Bankers under the spotlight
Earlier this year the Central Bank set both a target and a deadline for banks to offer some financially distressed customers a way out of their debt difficulties. By last June, the banks were required to offer one fifth of their customers, who last March were over 90 days in arrears on loan repayments, a long-term sustainable solution to their mortgage problems.
The Central Bank acted to ensure that the banks, which have delayed far too long in tackling the mortgage arrears crisis, finally did so. But what the Central Bank meant by a long-term sustainable solution, it would seem, became a matter for the banks to interpret and decide themselves. And for three days this week, a succession of bank executives came before a joint Oireachtas Committee on Finance and outlined how their institutions had fully complied with the Central Bank directive. All claimed the banks had met the deadline and exceeded the target set for offering customers in arrears sustainable debt solutions.
But the banks had done so in their own fashion and in a variety of ways: by restructuring loans, splitting mortgages, reducing payments and issuing thousands of legal letters. Whether those solutions are acceptable to the Central Bank remains unclear; likewise whether they prove acceptable and sustainable in the case of those to whom they have been offered.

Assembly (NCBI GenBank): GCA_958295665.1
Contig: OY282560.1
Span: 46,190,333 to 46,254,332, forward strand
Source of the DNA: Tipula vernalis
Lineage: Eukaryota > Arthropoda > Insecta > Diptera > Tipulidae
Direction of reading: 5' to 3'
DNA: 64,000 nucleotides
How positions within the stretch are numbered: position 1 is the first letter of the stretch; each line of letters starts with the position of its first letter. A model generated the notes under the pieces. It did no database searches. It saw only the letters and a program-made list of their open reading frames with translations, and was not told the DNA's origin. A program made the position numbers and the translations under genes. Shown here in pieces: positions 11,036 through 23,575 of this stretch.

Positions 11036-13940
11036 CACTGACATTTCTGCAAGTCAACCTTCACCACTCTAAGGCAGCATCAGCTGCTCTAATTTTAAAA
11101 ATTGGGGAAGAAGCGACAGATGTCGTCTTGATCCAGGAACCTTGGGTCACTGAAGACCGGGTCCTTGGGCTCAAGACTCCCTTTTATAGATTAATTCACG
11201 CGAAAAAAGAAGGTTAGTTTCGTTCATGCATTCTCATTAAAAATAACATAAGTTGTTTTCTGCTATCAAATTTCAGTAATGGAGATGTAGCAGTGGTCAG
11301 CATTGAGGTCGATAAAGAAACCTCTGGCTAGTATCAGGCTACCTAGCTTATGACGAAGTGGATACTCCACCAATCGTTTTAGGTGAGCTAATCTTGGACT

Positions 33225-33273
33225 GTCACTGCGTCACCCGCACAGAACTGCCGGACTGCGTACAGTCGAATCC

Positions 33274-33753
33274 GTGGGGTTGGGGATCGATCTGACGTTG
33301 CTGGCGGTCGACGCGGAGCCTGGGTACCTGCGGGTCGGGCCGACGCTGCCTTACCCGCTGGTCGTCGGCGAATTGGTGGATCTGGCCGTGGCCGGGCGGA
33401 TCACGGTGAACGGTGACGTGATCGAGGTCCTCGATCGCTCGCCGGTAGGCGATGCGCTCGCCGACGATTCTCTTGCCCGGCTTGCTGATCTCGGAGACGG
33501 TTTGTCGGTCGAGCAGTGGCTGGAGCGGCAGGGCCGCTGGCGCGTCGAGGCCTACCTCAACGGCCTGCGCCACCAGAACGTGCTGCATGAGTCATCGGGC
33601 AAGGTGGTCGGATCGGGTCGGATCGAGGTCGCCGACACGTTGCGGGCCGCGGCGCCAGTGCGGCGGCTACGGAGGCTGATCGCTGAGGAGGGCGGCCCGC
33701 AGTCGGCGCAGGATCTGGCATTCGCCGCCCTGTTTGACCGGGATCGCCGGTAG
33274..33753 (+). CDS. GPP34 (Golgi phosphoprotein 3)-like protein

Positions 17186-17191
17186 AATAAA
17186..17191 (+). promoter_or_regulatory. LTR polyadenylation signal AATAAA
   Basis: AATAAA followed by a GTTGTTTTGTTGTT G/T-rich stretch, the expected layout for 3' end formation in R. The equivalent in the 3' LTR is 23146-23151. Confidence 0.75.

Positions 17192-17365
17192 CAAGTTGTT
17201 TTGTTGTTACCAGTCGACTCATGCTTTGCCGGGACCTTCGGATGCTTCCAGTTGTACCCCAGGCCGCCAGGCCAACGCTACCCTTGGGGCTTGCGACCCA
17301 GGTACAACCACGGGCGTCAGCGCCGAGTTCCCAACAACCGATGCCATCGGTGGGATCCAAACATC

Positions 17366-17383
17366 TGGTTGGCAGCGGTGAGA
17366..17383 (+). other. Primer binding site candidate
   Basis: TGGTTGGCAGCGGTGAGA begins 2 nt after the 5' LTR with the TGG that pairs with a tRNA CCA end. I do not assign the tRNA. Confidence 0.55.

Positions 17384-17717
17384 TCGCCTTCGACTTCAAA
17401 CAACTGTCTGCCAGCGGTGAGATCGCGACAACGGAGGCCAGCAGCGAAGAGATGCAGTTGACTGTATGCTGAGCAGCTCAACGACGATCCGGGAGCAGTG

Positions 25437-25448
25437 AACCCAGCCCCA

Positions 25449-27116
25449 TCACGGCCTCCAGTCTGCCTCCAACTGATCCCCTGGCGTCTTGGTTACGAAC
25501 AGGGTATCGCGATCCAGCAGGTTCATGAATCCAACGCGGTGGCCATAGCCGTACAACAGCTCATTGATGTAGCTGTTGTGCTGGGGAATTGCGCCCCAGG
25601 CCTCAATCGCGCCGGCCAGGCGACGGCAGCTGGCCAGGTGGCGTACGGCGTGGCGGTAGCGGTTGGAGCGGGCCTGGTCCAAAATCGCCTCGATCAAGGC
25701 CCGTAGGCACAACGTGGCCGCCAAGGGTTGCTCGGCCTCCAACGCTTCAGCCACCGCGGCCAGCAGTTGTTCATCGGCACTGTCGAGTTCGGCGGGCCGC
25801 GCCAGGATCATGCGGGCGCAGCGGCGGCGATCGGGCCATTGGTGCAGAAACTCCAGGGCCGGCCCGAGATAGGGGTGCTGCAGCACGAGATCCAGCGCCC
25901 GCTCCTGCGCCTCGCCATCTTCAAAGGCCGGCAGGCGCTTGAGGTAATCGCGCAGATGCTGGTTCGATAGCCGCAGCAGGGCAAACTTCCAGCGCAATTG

What emerged clearly from the hearings was the reluctance of all banks to engage in debt forgiveness as well as their heavy reliance on legal letters as part of the proposed solution to the mortgage crisis. This resort to the law is a response, in part, to the significant increase in strategic defaulters – those who can but don’t repay their loans and who refuse to engage with the lender. AIB estimated that one fifth of those in arrears were in that category while Ulster Bank reported an even higher number.
The Government and the Central Bank have partly exacerbated the strategic default problem through their inaction. In 2011, Ms Justice Dunne found a loophole in the law that prevented banks from repossessing the homes of defaulting borrowers. One likely effect of the Dunne judgment was to boost the number of strategic defaulters. But just why it took the Government two years to close the loophole – which involved a simple amendment – has not been explained nor why the Central Bank failed to press harder for the Government to do so sooner.
Taxpayers have already financed bank recapitalisation. And while the banks have had the resources since 2011 to manage the mortgage crisis, they have shown themselves reluctant to act. However, the key to a sustained economic recovery is a banking system restored to full health. And that first requires a resolution of the mortgage crisis, something the new personal insolvency service that starts next week should help to expedite.